Now quite Queer Eye for the Straight Guy with fashion, waxing and cooking skills, but there is ongoing discussion about ravamping the American version of rugby competition.
Kurt Oeler’s blogging about Alan Solomons – USA Rugby’s current interim director of rugby – and his call for:
… reorganizing American rugby into four regions while dividing its competitions into two categories: high performance (or professionalized) and community (or amateur).
In a report based on his March visit to San Francisco, Denver, Chicago, and New York as well as the national office in Boulder, Colorado, Mr. Solomons proposes recasting the union along the lines of its founding four territories. Each region would conduct both representative and “grassroots” programs, much as the founding fathers intended.
The primary intention is to define a high-performance pathway from high school through to the national team, coexisting with the recreational leagues that incorporate the overwhelming majority of the players. But the proposal doesn’t discuss funding, a crucial question in providing America’s amateurs a more equal footing with their overseas rivals.
Oeler also discusses how Solomons report meshes (or doesn’t mesh) with the national union’s current strategy review led by the Irish sports management consultant.
I try to follow these discussions and analysis, but since it almost always focuses on men’s rugby (as representing the whole), I can’t help but think, what about us? We just switched our whole season to the fall? We don’t have a super league?
In addition to this, Goff’s writing (subscription required) about the current competition audit by the national union to determine if our current domestic competitive structure needs work and how best to do this. Basically, a lot of people think our domestic competitive structure is weak and we’ll never catch up to other advanced rugby nations if we continue down the same road.
Outgoing USA head coach Tom Billups said repeatedly that America’s domestic competition was not good enough to produce high level players. He is right, and has been vilified for it. In a recent interview on New Zealand television discussing the appointment of Billups’ successor, Peter Thorburn, former USA 7s head coach John McKittrick said the same thing. “There domestic competition is weak,” he said.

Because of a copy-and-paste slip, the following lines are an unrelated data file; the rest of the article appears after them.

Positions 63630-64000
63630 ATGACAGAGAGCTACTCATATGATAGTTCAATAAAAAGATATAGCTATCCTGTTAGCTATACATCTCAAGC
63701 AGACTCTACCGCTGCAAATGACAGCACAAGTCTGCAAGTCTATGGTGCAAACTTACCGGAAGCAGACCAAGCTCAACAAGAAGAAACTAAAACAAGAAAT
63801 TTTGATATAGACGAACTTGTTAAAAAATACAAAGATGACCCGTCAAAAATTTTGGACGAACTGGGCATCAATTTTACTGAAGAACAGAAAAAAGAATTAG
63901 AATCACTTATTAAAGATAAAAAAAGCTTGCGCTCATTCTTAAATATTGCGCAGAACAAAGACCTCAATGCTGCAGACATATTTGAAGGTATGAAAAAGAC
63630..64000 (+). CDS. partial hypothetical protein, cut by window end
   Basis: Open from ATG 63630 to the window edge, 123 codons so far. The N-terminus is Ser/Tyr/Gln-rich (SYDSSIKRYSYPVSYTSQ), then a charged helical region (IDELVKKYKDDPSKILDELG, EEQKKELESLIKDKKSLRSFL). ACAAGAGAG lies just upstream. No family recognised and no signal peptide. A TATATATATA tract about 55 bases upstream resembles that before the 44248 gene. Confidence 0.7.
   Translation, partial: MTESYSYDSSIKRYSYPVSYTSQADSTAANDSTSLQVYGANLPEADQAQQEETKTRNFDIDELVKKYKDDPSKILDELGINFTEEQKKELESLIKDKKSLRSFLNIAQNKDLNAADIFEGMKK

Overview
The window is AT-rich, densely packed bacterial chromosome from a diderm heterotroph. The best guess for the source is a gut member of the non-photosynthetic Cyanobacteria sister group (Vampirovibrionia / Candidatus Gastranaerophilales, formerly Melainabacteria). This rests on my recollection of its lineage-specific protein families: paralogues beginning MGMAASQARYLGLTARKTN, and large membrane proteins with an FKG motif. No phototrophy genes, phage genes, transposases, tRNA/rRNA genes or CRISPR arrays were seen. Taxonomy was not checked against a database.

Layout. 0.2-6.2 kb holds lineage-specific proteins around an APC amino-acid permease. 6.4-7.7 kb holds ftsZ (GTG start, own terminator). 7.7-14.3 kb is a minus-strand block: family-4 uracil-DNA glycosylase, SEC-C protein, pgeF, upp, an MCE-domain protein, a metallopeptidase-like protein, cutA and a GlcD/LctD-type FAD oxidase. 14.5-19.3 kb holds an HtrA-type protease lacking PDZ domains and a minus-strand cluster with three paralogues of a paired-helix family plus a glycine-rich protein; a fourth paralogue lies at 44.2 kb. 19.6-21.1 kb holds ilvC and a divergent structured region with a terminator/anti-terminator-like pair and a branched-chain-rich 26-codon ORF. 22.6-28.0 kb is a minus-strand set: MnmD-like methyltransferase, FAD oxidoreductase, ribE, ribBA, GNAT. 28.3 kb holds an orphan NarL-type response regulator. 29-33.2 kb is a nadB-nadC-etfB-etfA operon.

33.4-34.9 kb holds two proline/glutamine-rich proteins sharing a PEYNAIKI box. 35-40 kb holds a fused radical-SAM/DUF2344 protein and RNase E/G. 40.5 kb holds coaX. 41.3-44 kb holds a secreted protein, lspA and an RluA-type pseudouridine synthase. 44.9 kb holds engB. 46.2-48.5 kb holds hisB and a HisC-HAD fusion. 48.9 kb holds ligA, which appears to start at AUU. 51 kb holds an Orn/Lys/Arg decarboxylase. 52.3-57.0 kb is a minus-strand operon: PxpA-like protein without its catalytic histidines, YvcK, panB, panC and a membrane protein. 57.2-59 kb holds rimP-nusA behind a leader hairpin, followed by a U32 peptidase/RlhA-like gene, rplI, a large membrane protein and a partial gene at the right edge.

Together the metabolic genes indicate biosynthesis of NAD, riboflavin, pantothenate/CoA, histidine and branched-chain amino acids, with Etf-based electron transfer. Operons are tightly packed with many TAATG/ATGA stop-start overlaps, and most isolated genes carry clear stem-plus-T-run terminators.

Harsh words to hear, but correct. What we in the USA have failed to understand is that having a national champion at, say, Division III, doesn’t make the winner a championship rugby team.
Saying you won a trophy doesn’t mean you’re not a social rugby club. We have to differentiate between social and serious rugby, and one way to do that is to sanction championships.
For men’s rugby, the question is whether even going to a national playoff is worthwhile for some clubs. I spoke to members of one team that made the national DII semifinals some years ago, and the two trips nearly put the club under. After so much time and effort devoted to what is, essentially, a social pursuit (albeit played seriously), many players walked away. The club could have taken all that money raised to travel and started work on owning a field and a clubhouse – something that could put roots down in the community.
It’s a good point though. The vast majority of teams here in the US are social teams. Some might have more serious intentions, but a lot are just happy with a winning record, maybe a league title.
Goff goes on to discuss his own idea of how it should be restructured, focused on the men’s game at various levels. And basically saying, there shouldn’t be national championships for teams that are predominantly social.
It’ll be interesting to see how this plays out …